Make the crust: Put the flour, sugar and fine salt in a food processor and pulse to combine. Add the butter and pulse until the mixture looks like coarse meal. Add 2 tablespoons ice water and pulse until the dough just comes together, adding up to 2 more tablespoons ice water if needed. Transfer to a sheet of plastic wrap and pat into a disk; wrap and refrigerate until firm, about 1 hour.
Coat a 9-inch springform pan with cooking spray. Roll out the dough into a 12-inch round on a floured surface. Ease into the prepared pan and press into the bottom and up the side; trim to make a 2-inch-high crust. Prick the bottom a few times with a fork; refrigerate 30 minutes. Preheat the oven to 350 degrees F.
Place the dough-lined pan on a baking sheet. Line the dough with foil and fill with pie weights or dried beans. Bake until the edges are just lightly golden, about 20 minutes. Remove the foil and weights; continue baking until the crust is lightly golden all over, 15 to 20 more minutes. Transfer to a rack to cool completely. (The crust can be made a day ahead; cover and store at room temperature.)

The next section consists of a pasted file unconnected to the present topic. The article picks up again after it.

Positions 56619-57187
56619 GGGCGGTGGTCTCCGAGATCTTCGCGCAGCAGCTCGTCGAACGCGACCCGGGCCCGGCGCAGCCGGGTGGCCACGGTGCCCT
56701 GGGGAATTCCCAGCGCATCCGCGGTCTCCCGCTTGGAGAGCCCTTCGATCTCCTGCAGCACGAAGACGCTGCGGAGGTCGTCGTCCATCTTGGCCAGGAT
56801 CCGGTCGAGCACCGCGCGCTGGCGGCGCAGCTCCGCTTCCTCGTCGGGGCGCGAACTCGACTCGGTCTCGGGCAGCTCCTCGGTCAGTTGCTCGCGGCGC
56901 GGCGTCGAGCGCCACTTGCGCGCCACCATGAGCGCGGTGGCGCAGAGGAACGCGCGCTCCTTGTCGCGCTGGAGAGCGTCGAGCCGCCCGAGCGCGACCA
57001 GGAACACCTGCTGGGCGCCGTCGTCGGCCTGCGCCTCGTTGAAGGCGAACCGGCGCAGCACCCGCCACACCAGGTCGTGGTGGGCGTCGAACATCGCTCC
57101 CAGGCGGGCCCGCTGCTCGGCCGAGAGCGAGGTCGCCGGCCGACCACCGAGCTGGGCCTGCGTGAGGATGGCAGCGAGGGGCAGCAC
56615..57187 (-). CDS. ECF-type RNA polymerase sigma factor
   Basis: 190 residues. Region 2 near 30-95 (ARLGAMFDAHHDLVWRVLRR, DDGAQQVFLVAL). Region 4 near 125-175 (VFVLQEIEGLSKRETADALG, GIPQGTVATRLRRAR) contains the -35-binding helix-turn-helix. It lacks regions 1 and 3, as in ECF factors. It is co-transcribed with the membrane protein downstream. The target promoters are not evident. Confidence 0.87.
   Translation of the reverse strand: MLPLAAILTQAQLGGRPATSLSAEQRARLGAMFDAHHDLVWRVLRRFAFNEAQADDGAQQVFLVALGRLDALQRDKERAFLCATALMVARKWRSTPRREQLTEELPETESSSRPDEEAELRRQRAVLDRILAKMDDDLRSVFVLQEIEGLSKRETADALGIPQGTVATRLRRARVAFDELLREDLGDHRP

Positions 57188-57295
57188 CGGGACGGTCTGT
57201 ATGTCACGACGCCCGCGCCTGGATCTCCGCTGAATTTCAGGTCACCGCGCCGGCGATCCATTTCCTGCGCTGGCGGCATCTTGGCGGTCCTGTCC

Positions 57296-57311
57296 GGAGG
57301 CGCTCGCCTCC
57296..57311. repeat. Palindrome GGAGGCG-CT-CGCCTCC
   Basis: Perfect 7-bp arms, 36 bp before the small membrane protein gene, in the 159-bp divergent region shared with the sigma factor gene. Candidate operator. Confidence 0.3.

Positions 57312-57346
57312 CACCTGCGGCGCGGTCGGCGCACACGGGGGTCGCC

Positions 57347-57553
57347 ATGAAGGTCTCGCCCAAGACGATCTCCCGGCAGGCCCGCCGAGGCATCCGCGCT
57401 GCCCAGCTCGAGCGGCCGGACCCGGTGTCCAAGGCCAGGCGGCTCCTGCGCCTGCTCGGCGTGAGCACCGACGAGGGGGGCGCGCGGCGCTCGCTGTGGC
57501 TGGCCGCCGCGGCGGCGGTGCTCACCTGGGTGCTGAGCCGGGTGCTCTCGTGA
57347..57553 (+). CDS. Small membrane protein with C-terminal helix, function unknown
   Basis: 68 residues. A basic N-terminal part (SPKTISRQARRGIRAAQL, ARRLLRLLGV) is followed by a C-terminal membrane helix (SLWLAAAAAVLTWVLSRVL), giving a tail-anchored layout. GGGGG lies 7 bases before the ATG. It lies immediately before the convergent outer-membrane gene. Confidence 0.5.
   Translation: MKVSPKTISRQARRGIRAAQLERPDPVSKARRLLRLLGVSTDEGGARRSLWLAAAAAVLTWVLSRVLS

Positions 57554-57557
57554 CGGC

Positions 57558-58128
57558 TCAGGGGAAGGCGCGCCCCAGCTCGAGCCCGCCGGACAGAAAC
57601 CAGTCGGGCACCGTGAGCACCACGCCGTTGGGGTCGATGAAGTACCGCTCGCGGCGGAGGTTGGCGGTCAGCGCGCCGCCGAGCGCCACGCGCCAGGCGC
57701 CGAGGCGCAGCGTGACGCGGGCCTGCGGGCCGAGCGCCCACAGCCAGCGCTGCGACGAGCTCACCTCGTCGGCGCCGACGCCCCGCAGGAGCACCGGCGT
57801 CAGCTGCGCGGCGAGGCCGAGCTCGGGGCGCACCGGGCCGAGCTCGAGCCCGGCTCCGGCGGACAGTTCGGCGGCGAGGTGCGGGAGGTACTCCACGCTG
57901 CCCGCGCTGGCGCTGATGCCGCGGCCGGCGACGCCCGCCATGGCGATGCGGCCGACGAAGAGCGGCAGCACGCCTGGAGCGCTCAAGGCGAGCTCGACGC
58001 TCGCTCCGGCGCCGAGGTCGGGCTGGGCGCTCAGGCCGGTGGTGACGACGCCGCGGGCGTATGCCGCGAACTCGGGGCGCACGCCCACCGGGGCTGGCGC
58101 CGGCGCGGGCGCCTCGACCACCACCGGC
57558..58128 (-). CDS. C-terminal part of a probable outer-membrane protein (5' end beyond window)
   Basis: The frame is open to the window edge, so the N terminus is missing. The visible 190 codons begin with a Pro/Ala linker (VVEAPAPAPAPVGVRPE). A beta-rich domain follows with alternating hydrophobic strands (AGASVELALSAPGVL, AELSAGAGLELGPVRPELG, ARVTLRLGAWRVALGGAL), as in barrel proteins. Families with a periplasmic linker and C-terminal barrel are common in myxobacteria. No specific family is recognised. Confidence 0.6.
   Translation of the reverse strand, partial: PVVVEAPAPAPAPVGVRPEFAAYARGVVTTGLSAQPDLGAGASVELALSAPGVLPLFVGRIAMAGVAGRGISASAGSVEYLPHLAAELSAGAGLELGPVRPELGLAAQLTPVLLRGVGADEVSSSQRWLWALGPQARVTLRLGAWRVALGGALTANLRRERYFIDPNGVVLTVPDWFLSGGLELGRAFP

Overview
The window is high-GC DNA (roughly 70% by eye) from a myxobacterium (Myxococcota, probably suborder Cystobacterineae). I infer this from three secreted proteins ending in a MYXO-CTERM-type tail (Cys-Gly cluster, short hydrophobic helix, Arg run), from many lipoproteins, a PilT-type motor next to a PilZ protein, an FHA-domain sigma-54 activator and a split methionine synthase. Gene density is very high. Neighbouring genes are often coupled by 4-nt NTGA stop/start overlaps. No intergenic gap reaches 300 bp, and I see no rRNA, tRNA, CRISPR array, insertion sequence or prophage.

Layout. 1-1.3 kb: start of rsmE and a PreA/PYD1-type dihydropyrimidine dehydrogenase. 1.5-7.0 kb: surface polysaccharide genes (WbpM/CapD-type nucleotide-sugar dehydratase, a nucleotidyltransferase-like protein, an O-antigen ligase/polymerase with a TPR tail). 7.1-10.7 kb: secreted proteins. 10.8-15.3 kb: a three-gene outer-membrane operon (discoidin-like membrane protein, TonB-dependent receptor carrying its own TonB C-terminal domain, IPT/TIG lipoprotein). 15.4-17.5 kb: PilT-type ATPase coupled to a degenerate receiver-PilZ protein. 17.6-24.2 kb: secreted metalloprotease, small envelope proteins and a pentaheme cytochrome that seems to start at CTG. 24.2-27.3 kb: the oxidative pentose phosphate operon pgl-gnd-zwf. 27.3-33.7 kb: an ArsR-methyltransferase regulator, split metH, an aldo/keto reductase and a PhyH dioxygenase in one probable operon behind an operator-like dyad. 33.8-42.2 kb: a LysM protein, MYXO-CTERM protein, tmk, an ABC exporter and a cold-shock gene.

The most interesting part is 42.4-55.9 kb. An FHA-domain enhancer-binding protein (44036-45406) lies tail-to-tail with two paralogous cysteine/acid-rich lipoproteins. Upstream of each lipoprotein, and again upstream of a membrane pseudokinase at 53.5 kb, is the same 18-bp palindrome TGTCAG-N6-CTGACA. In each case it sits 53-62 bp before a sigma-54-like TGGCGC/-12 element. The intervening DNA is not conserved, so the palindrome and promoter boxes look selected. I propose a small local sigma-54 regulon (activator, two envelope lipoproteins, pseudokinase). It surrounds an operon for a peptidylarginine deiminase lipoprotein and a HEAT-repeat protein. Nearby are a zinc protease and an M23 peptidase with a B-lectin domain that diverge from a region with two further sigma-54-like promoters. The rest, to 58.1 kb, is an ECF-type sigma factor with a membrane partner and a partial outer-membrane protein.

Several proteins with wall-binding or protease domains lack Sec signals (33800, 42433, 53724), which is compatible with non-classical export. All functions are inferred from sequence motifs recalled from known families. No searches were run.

Make the filling: Thinly slice the Swiss chard leaves and cut the stems into 1/4-inch slices. Heat the olive oil in a large skillet over medium-high heat. Add the onion and chard stems, season with kosher salt and pepper and cook, stirring occasionally, until the onion is soft and just beginning to brown, about 10 minutes. Add the dill and lemon zest and cook, stirring, 30 seconds. Add the chard leaves and cook, stirring, until wilted, about 4 minutes. Remove from the heat and stir in the parsley, 3/4 teaspoon kosher salt, and pepper to taste. Let the filling cool, then squeeze out the excess moisture.
Transfer the filling to a food processor; pulse until coarsely chopped. Transfer to a bowl and stir in the shredded cheddar, half-and-half, parmesan, egg and nutmeg. Pour into the crust and bake until set, 45 to 50 minutes. Top immediately with shaved cheddar and let melt. Serve warm or at room temperature.
Tools You May Need
Photograph by Christina Holmes
Courtesy of Food Network Magazine
Tools You May Need
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